We are different. We are the same.

At one point in our trip, we were discussing the current political situation in the US with some Germans, and the woman cautioned her husband to watch his choice of words–they didn’t know exactly how we stood on things. The man replied something along the lines of, “Honey, these are traveling Americans!” He expected us to have a broad perspective, and not embrace the current xenophobia that seems to have taken hold of so much of the US.

Traveling Americans, hanging out with the locals
Traveling Americans, hanging out with the locals

DSC_2521We’ve avoided talking politics in this little sailing blog, but of course, as we’ve returned to the States, we’ve been discussing it more and more in our real lives. And while we won’t get into a dissection of immigration policy here, we will say that one of the reasons we took this trip with our kids was for them to really understand the common bonds of humanity.

DSCF3599We’ve been excited to explore cultural differences, but at the same time, our kids know that their teachers in Guatemala are just regular people, like their parents–even if they live in a country with machine guns outside the Taco Bell. They know that kids in Guna Yala like sugary Zuko drinks, just like they do. They know for sure that not understanding a language, or speaking it poorly, does not mean you’re stupid. And I’d like to see you try to convince them that Mexicans are lazy–I’ve heard the rebuttal straight from my daughter’s mouth, and you’re going to lose. Demonizing an entire group of people based on their nationality or the color of their skin is never going to fly with my kids; that’s a permanent lesson that can’t be unlearned.

Not everyone in our family speaks English.
Not everyone in our family speaks English.

Calling groups of people animals, denying desperate people the right to apply for sanctuary, and separating families at the border is not ok with our family, and deserves to be said out loud, in this space.DSC_1952

At the same time, we’ve been surprised by some of the folks we’ve traveled with in the cruising community. When we made our plans, and thought about the people we’d meet, we didn’t account for the different politics of fellow sailors. We’ve traveled companionably with people at the far opposite end of both the religious and political spectrum from us. What we’ve found are people whom we genuinely like. We’ve also found a great deal of fear, a torrent of misinformation, and feelings of disenfranchisement. Traveling by sailboat can expose you to not just the different cultures of foreign countries, but the different cultures of your own. It’s helpful, as we reenter the current civic scrum, to remember the human nature of our friends on the other side of the fence.

5 Comments on “We are different. We are the same.

  1. Very well written! Your kids are so fortunate to get this view of the world. They will be the ones to change this mess we are in.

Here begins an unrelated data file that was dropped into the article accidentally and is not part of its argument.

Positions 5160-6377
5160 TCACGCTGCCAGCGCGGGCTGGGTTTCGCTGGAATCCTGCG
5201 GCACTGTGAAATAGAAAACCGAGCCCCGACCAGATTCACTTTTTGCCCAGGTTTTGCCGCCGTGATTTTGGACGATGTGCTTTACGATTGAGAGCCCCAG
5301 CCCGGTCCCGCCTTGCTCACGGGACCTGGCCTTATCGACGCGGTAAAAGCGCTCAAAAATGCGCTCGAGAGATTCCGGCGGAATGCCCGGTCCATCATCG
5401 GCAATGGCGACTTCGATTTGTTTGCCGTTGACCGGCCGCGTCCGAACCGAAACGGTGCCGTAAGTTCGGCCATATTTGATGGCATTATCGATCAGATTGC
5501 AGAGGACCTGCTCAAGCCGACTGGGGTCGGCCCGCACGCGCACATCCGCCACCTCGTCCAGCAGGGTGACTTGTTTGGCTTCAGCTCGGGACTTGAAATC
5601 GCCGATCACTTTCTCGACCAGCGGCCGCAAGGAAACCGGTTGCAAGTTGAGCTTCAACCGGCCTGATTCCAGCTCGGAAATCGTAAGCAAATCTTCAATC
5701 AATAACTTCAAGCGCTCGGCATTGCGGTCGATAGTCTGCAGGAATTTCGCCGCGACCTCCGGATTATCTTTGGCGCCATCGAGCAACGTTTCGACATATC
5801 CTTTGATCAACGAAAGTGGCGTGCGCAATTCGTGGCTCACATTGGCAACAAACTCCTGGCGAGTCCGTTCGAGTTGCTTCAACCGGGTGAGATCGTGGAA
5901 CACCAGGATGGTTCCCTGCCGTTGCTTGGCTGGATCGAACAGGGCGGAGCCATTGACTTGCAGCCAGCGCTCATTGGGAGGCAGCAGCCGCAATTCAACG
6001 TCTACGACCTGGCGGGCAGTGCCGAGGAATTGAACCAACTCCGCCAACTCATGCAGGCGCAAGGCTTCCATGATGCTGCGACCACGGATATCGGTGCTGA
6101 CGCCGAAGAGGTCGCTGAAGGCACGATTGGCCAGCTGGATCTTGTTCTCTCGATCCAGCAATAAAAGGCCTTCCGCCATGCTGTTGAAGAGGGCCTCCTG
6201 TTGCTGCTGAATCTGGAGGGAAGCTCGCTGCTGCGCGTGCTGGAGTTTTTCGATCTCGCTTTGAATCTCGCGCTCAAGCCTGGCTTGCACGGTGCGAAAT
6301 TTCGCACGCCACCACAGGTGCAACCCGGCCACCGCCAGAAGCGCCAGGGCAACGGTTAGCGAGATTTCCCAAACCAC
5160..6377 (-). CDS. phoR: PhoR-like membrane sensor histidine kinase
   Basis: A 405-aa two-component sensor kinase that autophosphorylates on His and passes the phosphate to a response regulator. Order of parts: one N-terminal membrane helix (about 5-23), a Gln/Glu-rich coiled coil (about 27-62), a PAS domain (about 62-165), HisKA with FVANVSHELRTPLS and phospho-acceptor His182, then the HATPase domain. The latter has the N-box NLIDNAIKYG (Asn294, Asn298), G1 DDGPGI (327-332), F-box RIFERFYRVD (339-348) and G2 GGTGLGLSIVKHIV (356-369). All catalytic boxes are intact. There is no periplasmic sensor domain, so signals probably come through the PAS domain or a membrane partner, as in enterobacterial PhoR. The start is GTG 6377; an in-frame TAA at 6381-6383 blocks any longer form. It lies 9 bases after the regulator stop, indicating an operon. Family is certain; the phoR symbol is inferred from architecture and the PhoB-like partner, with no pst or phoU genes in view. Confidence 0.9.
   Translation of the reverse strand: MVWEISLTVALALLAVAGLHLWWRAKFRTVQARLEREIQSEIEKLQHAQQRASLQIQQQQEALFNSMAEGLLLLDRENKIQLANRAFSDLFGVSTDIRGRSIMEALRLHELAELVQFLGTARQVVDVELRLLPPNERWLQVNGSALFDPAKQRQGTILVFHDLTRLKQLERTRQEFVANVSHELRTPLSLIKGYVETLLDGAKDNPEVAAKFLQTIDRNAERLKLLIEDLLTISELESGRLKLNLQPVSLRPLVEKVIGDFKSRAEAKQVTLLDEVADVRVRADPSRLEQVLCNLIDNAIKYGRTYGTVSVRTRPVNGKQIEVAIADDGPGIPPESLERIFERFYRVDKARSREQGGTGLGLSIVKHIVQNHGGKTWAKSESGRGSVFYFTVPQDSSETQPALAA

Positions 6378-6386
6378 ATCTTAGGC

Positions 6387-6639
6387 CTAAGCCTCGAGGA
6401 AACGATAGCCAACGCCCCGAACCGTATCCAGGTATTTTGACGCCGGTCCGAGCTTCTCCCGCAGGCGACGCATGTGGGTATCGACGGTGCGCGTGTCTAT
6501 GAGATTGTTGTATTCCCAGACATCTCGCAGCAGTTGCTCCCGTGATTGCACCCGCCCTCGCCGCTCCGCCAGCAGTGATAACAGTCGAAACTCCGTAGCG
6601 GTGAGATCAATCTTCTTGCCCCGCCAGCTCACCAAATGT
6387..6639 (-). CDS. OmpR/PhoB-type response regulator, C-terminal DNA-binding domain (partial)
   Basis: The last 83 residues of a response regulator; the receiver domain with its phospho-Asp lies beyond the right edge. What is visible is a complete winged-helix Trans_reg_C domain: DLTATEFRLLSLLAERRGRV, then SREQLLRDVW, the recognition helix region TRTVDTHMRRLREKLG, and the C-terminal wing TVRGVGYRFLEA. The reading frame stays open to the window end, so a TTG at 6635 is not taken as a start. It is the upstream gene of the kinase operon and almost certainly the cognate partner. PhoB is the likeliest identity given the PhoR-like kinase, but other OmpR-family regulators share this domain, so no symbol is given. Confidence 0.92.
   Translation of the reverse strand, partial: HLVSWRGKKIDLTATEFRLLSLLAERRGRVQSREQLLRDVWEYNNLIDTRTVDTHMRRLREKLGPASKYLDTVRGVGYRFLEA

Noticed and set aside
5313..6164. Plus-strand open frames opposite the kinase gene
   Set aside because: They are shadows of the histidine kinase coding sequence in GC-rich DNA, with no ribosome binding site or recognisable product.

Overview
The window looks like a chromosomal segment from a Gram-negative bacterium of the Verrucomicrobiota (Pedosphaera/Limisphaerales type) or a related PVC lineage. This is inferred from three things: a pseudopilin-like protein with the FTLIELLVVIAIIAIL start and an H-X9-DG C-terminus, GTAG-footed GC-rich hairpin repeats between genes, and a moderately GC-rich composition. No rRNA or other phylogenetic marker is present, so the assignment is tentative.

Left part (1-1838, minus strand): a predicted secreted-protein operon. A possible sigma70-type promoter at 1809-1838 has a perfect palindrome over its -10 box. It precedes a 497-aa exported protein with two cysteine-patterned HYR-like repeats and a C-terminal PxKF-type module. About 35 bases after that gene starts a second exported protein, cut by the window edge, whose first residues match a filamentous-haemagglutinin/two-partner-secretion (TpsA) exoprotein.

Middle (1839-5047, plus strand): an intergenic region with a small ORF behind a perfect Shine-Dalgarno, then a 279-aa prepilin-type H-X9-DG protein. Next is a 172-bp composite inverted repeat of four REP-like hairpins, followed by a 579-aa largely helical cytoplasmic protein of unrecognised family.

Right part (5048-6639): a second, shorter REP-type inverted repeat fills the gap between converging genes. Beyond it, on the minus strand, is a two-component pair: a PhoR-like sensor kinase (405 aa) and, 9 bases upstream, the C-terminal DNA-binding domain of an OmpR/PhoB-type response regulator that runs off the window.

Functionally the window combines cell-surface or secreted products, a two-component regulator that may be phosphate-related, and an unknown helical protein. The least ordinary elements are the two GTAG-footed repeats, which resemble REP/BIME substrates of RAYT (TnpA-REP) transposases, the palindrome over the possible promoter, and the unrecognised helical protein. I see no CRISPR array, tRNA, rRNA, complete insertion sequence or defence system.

2. Amen. What kills me when travelling is the knowledge that I’m free and able to visit these places and that that freedom is not reciprocal, and the reason for that is US laws and policies. A few years ago, my dentist in La Paz, Mexico, showed me pictures of herself smiling on the Great Wall, having just returned from her vacation in China. While talking I asked whether she ever vacationed in the States. She said no, that it was too difficult. She had to wait in lines at the US consulate 2 hours away, fill out too much paperwork months in advance of a visit, and then risk getting denied. Contrast that with any US citizen who can buy a ticket in the morning and be in Mexico City by dinner time with a 6-month tourist visa, just for filling in a stupid form on the plane.

    • For sure. When we checked into the Bahamas, we asked the lady at customs which were her favorite islands; she said she never got to go anywhere–it was too expensive for her to travel within her own country. It’s an unusual point in history, for us to have the economic and political freedom to travel like this.

  3. This is such an excellent post. I feel like travel should be a requirement of the privilege that comes with living in a country like ours. Nothing opens minds like traveling. People are so very insular and comfortable in their own little assumptions about others. It must be very sweet to live in such a black and white world, where you get to broad brush paint entire groups of people with pejoratives and believe they are actually true. What’s happening in our country is, I hope, a symptom of growth and development and I can only hope that we grow out of this phase in my lifetime. We are proud of both of our kids for being world citizens and travelers. I know you are proud of yours as well for being the same. We will have left this world a better place by bringing our kids into it.

    • When I get really bummed about it, I try to remember Howard Zinn’s comment about how every era of progress is marked by a time of backlash, but the general trend is still positive. And then I remember the comments about people who did not, in fact, survive the Reagan era (see: SF Gay Men’s Chorus), and I sink right back down into depression. Some people will not survive the time of Trump.

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